In the negotiations leading up to being hired, Cannon and Brown talked about acquiring additional top faculty for the division. Once on the job, Cannon kept Brown informed of what was happening via informal 15-minute weekly meetings. "Harold is an unbelievably smart leader who astutely does those things that only he can do," says Cannon, and he leaves all the rest for others. "I shared with him one early day that computer science is one of the things that we have to strengthen."

"I met more often with Provost Bob Christie so that he was never surprised by anything," says Cannon. "It was something that I learned in Washington, the first rule of good management." One day Cannon informed Christie that he wanted to hire eight new faculty members as part of his plan to strengthen the division. Christie was more cautious, and suggested hiring two or three faculty, as eight was a pretty big jump for a division whose numbers had been relatively static in recent years.

"If you're sitting in Washington as I was before going there (Caltech), what you do to the degree Congress lets you do it, is you find and get the best people," says Cannon. So Cannon wrote Harold Brown, asking him to recall the negotiations leading up to Cannon's hiring, specifically the part about hiring more faculty. Part of the plan was that Cannon was to be free to bring in a good number of new people, "providing I can see upcoming billets and find ways to afford them." This was easily done at the time with government funding, particularly the Defense Advanced Research Projects Agency (DARPA), which continues to be a major source of computer science funding at Caltech. Harold Brown sent Cannon's note back by return mail and in pen wrote on it, "'This is exactly the way I remember it,'" says Cannon, who shared this will Bob Christie so that they could move forward together. (He also put Brown's annotated note in his safe.)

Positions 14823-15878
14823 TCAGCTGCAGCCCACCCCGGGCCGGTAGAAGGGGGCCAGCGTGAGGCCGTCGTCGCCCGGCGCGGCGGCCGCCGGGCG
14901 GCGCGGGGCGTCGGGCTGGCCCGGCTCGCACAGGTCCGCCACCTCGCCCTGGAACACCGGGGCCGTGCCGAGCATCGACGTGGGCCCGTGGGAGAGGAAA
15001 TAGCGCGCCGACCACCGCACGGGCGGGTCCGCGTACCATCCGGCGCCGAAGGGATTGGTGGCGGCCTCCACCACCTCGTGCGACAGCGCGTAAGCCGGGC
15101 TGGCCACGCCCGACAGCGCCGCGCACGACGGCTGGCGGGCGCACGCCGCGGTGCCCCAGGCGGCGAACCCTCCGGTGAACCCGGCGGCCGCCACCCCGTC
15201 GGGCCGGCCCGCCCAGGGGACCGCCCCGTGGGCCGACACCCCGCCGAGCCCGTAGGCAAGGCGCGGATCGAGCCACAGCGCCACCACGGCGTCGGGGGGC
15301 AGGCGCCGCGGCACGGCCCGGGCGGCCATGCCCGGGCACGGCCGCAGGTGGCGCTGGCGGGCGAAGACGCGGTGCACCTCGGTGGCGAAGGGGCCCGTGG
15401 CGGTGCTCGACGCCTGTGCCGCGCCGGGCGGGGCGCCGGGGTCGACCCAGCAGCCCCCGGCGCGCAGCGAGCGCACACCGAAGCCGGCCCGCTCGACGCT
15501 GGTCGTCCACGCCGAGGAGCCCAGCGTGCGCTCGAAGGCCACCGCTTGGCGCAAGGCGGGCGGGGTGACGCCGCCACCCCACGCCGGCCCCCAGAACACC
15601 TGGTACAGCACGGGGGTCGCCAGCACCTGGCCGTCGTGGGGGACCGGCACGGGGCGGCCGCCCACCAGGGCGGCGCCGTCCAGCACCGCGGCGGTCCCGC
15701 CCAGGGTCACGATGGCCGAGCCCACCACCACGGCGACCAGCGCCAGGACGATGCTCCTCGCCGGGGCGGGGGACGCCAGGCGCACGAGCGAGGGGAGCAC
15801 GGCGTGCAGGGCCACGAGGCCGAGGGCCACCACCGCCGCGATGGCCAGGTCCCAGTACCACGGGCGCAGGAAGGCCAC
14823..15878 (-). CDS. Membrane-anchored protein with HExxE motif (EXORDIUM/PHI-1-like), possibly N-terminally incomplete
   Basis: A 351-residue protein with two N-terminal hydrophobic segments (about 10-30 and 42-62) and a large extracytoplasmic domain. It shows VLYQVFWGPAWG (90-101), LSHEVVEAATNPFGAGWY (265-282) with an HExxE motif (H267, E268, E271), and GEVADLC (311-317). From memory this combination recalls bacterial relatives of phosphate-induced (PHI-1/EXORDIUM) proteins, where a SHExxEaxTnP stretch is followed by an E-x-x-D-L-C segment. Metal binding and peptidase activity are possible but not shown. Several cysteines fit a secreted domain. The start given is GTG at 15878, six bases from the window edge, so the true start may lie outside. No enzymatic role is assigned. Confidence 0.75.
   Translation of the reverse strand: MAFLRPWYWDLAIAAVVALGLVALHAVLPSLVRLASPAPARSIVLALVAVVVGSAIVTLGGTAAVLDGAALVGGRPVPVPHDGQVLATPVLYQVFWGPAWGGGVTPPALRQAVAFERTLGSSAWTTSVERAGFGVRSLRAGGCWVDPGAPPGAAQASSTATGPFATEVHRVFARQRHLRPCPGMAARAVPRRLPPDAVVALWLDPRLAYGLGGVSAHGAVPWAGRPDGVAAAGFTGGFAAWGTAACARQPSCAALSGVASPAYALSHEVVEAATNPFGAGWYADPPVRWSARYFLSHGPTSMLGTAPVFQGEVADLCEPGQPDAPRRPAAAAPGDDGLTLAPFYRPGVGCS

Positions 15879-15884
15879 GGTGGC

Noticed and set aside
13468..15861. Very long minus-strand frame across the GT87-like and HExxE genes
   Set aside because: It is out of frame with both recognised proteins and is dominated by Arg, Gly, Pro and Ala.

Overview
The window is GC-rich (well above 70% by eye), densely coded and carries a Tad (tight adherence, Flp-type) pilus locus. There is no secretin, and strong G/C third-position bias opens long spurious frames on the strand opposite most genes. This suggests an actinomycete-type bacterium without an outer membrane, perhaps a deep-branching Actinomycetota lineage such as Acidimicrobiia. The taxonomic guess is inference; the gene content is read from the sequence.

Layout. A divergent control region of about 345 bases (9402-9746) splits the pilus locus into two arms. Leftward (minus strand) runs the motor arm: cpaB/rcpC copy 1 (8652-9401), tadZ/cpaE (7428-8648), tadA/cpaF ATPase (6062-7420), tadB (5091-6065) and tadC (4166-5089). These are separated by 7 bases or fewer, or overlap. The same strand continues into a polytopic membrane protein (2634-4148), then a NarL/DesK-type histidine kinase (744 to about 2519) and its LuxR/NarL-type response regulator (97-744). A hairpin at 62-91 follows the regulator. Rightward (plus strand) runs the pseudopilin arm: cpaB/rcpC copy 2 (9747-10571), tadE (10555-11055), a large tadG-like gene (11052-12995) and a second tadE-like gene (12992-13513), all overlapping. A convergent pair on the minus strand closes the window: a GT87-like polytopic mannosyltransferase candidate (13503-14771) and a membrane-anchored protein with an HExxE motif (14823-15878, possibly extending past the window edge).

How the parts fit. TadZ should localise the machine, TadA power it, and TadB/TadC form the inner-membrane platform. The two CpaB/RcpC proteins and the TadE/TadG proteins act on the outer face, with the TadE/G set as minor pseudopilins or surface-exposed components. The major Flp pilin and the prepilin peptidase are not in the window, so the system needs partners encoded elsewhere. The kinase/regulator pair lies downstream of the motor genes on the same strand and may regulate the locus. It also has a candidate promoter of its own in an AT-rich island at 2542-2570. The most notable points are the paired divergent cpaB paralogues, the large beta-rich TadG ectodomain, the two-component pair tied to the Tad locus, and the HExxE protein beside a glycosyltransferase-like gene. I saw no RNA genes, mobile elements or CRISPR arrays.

As a result, Cannon estimates he set up eight search committees which led to the hiring of 18 new faculty, including 3 in computer science, during a 5 year period, greatly benefiting all the groups in the division. It was a marvelous time, when the whole division shared a cooperative spirit, and all were looking for really good young people. It was a climate in which Cannon could bring together the division's faculty to better get to know one another. But before Cannon moved forward with a computer science group, he wanted to make sure the faculty and the trustees, as well as the administration, felt good about the idea.

"First of all, I knew Harold Brown would be behind whatever I did," says Cannon. "I believed that the trustees were very important, so I started with the trustees, getting them behind what I was doing." Rube Mettler, who was CEO of TRW at the time and is now in the Air Force Space and Missile Pioneers Hall of Fame, was the key trustee Cannon drove to see. "I went to see him in his very fine office on top of a tall building north of Century Blvd," and "he was very cordial," says Cannon. "I just focused on this one thing, that Caltech being right at the forefront of technical universities, be at the leading edge in computer science. His response instantly was, 'It is unthinkable for Caltech not to do that.'" Thus, it was set in motion that the trustees would be supportive of computer science when the time came.